Efficient Sainsbury's Easter Packaging Lays an Egg on Recycling

London, United Kingdom — Easter egg packaging is getting lighter in the U.K., but there are clear leaders and laggards when it comes to packaging efficiency and recyclability.

Sainsbury's has the most efficiency-packaged Easter eggs this year, but they are also the least recyclable.

Most other major candy manufacturers and retailers in the U.K. have similar disparities with their Easter packaging, which is highlighted in Easter Egg Packaging: Annual Progress Report 2010.

The report is in it fourth year and is put together by Jo Swinson, Member of Parliament for East Dunbartonshire, who has been following Easter egg packaging, she says in the report, because "Easter eggs provide some of the worst examples of excess packaging that can be found on supermarket shelves."

The report looks at eggs from 12 companies and rates them based on how efficiently they are packaged (how much volume of the packaging the egg takes up) and how widely the packaging materials are recycled in the U.K.

Overall, the average egg took up 36 percent of the packaging volume. That's down from 39.8 percent in 2009, but still better than the 29.4 percent in 2008.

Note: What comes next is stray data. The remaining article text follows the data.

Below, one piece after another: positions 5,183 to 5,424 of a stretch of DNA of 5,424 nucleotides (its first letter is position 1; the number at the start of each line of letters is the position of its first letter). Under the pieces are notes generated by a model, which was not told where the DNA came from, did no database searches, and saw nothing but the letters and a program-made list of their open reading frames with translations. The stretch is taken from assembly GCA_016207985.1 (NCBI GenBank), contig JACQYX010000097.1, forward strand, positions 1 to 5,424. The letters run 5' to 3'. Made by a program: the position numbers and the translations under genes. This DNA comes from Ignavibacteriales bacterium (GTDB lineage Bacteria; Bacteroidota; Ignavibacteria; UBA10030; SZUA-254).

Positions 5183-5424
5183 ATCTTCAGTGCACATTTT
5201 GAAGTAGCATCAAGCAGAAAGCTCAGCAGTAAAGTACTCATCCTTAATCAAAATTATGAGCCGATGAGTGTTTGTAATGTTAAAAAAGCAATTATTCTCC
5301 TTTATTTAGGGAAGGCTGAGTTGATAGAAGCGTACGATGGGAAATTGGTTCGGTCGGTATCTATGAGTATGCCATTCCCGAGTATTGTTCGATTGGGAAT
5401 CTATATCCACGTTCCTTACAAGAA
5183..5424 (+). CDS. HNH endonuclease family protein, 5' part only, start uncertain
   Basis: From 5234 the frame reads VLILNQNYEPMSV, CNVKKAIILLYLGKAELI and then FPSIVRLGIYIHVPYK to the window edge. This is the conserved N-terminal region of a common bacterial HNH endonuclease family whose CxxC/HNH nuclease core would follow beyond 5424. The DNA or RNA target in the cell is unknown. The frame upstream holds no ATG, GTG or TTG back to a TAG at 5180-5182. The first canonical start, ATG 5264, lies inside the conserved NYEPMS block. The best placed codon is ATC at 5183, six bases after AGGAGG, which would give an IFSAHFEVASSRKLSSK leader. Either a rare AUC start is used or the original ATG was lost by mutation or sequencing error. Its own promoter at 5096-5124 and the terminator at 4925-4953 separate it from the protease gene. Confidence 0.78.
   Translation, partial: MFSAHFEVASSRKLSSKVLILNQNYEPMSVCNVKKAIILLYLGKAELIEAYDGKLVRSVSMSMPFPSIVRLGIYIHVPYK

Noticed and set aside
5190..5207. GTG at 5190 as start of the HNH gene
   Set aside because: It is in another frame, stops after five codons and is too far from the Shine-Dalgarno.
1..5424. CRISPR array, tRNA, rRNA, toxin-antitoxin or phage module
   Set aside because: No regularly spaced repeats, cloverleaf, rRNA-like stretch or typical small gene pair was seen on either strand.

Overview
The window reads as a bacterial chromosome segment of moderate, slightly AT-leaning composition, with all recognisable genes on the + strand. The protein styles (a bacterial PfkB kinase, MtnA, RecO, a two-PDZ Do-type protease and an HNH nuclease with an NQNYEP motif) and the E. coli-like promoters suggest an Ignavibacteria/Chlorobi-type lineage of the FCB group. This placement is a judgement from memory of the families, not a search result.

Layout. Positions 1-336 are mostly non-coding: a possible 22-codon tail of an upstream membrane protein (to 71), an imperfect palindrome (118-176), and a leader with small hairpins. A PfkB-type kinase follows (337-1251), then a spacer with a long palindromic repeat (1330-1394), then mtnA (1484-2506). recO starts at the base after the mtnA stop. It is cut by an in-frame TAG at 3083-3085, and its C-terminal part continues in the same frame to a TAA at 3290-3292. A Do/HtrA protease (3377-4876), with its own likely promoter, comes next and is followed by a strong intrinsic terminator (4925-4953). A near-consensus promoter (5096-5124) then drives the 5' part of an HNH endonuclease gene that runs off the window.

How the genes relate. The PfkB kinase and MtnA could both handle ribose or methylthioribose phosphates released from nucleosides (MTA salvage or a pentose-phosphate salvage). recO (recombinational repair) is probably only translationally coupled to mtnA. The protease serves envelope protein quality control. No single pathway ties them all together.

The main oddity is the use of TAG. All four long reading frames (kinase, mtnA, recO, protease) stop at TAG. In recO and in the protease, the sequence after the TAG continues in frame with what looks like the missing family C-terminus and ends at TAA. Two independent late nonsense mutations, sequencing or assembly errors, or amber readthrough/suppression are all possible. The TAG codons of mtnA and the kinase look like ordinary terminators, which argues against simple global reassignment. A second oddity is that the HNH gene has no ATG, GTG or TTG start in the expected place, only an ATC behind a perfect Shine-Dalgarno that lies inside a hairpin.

The average weight went down by about 4 percent this year, whereas in 2009 the average weight went down by one-third.

Sainsbury's took the top spot for efficiency, with an egg that takes up 60 percent of its box. But it also took the bottom spot for recyclability by using a plastic box that is not widely accepted in recycling programs.

Nestlé took the number-one spot for recyclability, with packaging that is 100 percent widely recycled. The company has eliminated 90 percent of the plastic it used to use from Easter packaging and also provides clear recycling information on the packaging itself.

Cadbury and Mars have removed all molded plastic from their Easter packaging, and while the packaging from Marks & Spencer, Tesco, Guylian and Green & Black's is all technically 100 percent recyclable, the plastic used is not widely recycled, according to Swinson.

Last place for efficiency went to Guylian, whose egg takes up 9 percent of its box. The company packages its chocolates in a plastic tray inside of a box that is inside of another box. Lindt is second-to-last, with eggs that take up 11 percent of the box and very little recycling information on the packaging.

The complete rankings are listed below.

Most Efficient Packaging

1. Sainsbury's
2. House of Commons
3. Green & Black's
4. Thornton's
5. Marks & Spencer
6. Tesco Finest
7. Nestle
8. Mars
9. Cadbury
10. Bailey's
11. Lindt
12. Guylian

Most Recyclable Packaging

1. Nestle
2. Mars
3. Green & Black's
4. Tesco Finest
5. House of Commons
6. Guylian
7. Cadbury
8. Bailey's
9. Thornton's
10. Lindt
11. Marks & Spencer
12. Sainsbury's

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